Funny stuff, but Jeffrey did give you some good information.
It sounds like you were doing something strange, like zooming in to a shot at 1000% or something. I'm looking at a shot that in Lightroom is zoomed in at 11:1 and it has a whole bunch of little squares (pixels) but that's not, as far as I know, what is referred to as pixel peeping. Zooming in at a very large magnification such as this is typically for very fine pixel editing, like maybe refining a selection in Photoshop with a lot of fine detail. Outside of that it's pretty useless because it tells you nothing about the image.
What is normally referred to as "pixel peeping" happens when you view an image at 100% (in Lightroom) or Actual Pixels in Photoshop, or whatever term your software uses to map image pixels 1:1 with your monitor display pixels.
The most common reasons for doing this are:
- To evaluate critical detail in an image
- To evaluate noise in an image
- To apply sharpening and noise reduction and see the actual results on the image without compression
- To evaluate a lens for sharpness across the range of apertures and focal lengths
- To evaluate a camera for noise characteristics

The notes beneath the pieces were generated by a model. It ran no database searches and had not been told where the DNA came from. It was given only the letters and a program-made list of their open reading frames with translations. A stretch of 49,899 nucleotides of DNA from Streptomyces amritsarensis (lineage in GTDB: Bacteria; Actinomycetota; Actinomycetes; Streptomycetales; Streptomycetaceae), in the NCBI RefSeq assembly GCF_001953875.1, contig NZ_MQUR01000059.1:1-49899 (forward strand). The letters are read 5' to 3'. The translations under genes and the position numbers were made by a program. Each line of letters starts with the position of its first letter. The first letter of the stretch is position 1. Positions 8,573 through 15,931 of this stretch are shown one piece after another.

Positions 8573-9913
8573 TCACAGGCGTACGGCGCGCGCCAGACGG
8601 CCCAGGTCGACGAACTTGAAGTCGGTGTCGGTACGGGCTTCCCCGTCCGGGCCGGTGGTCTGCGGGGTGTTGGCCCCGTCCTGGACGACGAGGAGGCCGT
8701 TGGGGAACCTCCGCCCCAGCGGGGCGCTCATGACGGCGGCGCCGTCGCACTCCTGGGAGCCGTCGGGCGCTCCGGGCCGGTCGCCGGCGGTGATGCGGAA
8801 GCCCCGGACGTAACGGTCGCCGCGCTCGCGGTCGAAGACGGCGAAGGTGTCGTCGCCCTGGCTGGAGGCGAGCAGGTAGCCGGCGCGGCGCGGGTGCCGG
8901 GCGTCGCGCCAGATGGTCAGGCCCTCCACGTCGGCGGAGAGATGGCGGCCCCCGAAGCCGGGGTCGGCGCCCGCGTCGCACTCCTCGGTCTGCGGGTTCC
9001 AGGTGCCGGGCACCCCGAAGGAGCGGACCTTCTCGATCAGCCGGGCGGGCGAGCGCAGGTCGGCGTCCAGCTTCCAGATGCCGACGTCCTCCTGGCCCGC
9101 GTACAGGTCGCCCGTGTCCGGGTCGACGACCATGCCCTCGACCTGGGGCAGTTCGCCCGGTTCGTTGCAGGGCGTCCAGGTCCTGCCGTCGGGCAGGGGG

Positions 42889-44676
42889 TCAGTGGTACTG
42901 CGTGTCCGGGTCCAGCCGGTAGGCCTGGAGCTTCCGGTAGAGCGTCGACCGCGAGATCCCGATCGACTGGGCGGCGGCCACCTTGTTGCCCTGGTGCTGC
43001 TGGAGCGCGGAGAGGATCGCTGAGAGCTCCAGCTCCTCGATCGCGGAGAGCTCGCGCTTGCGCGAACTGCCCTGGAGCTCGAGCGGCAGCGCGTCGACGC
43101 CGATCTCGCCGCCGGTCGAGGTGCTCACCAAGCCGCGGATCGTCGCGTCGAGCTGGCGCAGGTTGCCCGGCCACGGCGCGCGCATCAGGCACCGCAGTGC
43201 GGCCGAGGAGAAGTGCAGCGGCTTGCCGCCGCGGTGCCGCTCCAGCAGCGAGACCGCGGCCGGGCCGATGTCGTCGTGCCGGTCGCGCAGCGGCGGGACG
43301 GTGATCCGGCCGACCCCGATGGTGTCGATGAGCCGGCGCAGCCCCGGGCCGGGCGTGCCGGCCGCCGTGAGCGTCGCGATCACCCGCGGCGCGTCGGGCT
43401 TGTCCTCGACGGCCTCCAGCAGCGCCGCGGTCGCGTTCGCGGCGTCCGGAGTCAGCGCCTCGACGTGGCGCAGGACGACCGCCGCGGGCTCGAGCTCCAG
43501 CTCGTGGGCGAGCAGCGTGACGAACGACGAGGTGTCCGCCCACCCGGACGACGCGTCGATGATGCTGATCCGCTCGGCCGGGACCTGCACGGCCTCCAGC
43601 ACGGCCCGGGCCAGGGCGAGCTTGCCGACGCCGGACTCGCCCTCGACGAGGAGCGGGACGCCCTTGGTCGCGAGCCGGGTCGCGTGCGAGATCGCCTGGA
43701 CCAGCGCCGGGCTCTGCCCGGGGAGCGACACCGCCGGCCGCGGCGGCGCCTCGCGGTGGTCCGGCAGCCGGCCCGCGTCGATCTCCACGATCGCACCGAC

- To evaluate a camera for lens/sensor performance in resolving fine detail
- To assess how appropriate an image will be for a large print, a high quality publication, a close crop, or a stock agency
As you have seen in the responses to your question, "pixel peeping" has a bad rep among people who don't want or need to pay that kind of close attention to the details of the image -- in fact, for many of my shots I don't bother because I'm not looking for that kind of critical quality but more of just the overall shot.
But, when I am looking for the highest quality, for example, to capture images that I can print large or crop close and print, I take care in both my shooting and my processing to maximize sharpness and minimize noise, and I "pixel peep" each of my shots to evaluate and choose the ones that will stand up to close scrutiny.